In the early 20th century, local factories in Flanders produced felt with a process that entailed using mercury and over the decades the soil and the groundwater at most of these factory sites became heavily polluted.
During the remediation of one of these former felt factories in Lokeren, Belgium, the soil had to be excavated to a depth of 4 m, which meant that the groundwater level had to be lowered. As very high levels of mercury - up to 5000 µg/l - were found in the groundwater, it had to be treated to an acceptable level of 2 µg/l before being discharged in a nearby sewer.
After an extensive testing period in the laboratory with specialised equipment, the best treatment method was identified to achieve the required standard and crucially, it was also economically feasible.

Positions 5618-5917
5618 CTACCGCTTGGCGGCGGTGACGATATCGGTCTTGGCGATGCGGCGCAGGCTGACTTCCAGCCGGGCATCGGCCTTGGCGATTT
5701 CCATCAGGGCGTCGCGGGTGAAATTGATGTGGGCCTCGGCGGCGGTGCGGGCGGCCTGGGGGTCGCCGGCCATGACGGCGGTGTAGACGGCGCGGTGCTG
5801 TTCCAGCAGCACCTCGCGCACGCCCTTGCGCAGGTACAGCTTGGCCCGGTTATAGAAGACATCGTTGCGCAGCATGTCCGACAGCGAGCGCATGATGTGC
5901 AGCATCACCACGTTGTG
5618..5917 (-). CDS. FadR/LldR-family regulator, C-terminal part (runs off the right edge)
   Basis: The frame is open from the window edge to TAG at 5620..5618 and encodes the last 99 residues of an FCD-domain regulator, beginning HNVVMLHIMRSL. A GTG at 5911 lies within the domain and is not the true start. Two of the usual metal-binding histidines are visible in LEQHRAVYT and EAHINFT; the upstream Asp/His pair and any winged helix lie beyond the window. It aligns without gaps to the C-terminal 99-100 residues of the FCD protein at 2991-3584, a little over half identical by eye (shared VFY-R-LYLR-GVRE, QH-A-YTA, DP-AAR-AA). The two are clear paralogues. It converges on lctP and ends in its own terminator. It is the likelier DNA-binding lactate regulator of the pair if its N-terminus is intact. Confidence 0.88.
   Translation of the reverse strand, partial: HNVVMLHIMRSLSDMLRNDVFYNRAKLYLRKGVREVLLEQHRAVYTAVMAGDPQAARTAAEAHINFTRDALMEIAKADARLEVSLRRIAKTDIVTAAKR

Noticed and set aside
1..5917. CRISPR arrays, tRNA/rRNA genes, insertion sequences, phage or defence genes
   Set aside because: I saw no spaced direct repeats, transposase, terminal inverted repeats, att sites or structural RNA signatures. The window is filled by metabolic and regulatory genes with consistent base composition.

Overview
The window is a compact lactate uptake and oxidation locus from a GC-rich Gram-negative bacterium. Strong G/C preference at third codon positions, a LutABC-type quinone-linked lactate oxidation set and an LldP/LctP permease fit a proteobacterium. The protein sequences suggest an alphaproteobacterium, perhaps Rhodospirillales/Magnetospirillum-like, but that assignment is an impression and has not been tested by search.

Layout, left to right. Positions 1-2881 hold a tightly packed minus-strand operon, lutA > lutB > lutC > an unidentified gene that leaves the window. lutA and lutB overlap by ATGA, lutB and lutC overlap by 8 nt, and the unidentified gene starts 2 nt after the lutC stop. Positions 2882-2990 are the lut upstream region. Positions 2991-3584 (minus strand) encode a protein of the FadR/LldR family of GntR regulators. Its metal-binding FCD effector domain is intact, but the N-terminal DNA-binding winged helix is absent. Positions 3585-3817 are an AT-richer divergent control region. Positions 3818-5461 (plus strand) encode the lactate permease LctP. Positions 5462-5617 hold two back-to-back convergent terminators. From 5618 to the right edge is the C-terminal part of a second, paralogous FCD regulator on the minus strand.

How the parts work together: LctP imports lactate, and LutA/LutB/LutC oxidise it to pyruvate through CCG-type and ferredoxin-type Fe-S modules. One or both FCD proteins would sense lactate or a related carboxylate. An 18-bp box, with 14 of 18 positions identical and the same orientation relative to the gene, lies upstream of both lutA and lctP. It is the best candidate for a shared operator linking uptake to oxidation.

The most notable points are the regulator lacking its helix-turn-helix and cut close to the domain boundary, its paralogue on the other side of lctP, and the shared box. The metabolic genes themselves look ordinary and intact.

First a commercial complexant was dosed into the area and this was followed by microfiltration. The complexant converts the dissolved mercury into a very fine solid suspension that can then be filtered out by microfiltration.
However, the fine solids quickly start blocking the membrane, reducing the capacity of the installation. Hence, to ensure sufficient flow, the membranes are regularly backwashed.
To reduce noise to the neighbouring houses and to increase the mobility of the installation for future use, the microfiltration filters and accompanying equipment were installed in a special, insulated container. This had the added benefit of keeping the filter free of frost during the winter months.